By Randy Green
…or how would you describe the typical PA Snowmobiler? And how does PSSA best serve the PA Snowmobiler?
I was enlightened several years ago on this topic. At a club meeting of our local club we were discussing where everyone rides. It was surprising to learn that over half the club members had never ridden on a groomed trail. Many of our club members simply ride from their back yard thru a series of connected farm fields. No map, no signs, but restaurants and gas on the way. Many didn’t have a dedicated snowmobile trailer and they may have rode the local Prince Gallitzin’s State Park’s 15 miles of ungroomed trails but that was the extent of their state park experience. If there’s no snow in the back yard, they don’t ride. And there hasn’t been snow in the back yard for 2 years. Let’s call these sledders “Locals”.
Another enlightening experience was at a PSSA Spring Meeting. I sat in front of some sledders from the Erie area and they discussed the challenges of creating, maintaining and grooming hundreds of miles of snowmobile trails all on private property requiring land owner permission. To make matters worse, the club members did all the work, bore all the costs, but anyone could ride the trail including a lot of NY riders. Occasionally they got DCNR Funds or PSSA grants for grooming but by and large the club members had the trail system on their shoulders. This snow haven area of Erie has seen very erratic snow the last two years. Call them “Private Grounders”
The sledders that I typically ride with have the luxury of 7 state parks within 2 hours driving distance. We’re used to groomed trails (sometimes over used), plowed parking lots and heated restrooms. What we typically won’t find is food or gas like either of the previous riders. Friday night we discuss what Park will have the best, or any snow, and we head that way Saturday morning. Typically we can find good riding every other weekend though out the winter. We’re “Snow Chasers”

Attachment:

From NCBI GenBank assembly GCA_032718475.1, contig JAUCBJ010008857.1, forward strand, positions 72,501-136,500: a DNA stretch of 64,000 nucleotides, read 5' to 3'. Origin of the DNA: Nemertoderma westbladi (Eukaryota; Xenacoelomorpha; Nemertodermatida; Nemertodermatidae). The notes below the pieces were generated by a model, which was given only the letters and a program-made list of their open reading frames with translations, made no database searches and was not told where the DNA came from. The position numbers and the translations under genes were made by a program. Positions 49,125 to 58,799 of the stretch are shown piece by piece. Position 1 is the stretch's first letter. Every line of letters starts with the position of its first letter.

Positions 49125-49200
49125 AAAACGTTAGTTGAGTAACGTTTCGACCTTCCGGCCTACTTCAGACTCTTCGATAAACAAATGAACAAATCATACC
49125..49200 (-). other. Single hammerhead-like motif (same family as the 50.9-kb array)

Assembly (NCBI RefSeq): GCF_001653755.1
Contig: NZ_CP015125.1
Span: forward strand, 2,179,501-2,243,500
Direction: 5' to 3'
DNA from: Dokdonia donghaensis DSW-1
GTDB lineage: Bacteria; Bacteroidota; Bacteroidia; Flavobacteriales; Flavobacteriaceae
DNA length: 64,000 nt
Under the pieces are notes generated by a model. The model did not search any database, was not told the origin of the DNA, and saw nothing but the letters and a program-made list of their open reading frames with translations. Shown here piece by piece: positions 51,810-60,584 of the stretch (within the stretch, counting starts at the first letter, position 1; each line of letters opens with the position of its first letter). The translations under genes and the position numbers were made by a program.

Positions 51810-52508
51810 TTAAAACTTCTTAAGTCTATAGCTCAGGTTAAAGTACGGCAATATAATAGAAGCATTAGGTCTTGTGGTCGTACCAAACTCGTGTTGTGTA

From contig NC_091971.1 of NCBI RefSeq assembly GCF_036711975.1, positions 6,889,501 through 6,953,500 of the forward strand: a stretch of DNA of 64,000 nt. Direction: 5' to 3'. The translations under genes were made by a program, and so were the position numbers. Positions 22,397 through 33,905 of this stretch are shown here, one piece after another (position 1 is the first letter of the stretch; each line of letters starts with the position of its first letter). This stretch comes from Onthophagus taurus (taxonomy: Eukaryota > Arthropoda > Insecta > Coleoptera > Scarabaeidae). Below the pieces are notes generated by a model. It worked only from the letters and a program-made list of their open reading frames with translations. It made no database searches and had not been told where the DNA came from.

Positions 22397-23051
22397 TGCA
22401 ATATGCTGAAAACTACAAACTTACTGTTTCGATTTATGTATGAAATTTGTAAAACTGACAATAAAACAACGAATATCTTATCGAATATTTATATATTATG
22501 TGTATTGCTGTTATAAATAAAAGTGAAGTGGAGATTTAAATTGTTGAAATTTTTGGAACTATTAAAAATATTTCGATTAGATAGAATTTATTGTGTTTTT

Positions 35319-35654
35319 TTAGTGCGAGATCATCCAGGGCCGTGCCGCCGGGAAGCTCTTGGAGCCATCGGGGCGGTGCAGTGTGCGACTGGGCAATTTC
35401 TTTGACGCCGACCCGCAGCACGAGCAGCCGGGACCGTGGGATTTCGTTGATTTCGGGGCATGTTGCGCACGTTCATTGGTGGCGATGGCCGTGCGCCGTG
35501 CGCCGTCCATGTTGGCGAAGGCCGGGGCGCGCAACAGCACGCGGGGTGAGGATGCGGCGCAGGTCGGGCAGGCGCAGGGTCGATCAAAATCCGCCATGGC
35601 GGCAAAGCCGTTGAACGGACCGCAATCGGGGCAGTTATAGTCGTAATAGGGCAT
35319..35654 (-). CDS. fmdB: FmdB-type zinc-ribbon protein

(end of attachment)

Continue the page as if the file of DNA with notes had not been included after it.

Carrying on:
There’s more. Many sledders in south eastern PA have camps in Tioga or Potter County. Sledders in the Pittsburgh and eastern Ohio have camps in the ANF. These sledders are tied to where their camp is for their riding. So if camp doesn’t have snow, or you can’t plan on camp having snow, then you don’t ride. These riders have been really struggling the last several years. Call’em “Campers”
A good friend of mine finds snow by traveling great distances for it. He goes to Quebec or Ontario. Another friend really likes Old Forge., him and his wife go on “Winter Holiday’ there. Others travel to Maine, UP and Tug Hill NY. Although traveling these great distances can often produce great riding, it’s not a guarantee. Some riders take many trips to these areas in a season just to find reliable snow. Others will typically take one or two trips a year to fill in for the breaks in PA snow. These are “Big Time Snow Chasers”
All these snowmobilers love to ride. But each has their own perspective, and own challenges. Which one are you?
How does PSSA appeal to each one of these sledder groups? What does PSSA need to do for each of you? Please share your thoughts with PSSA and your PSSA Regional Director.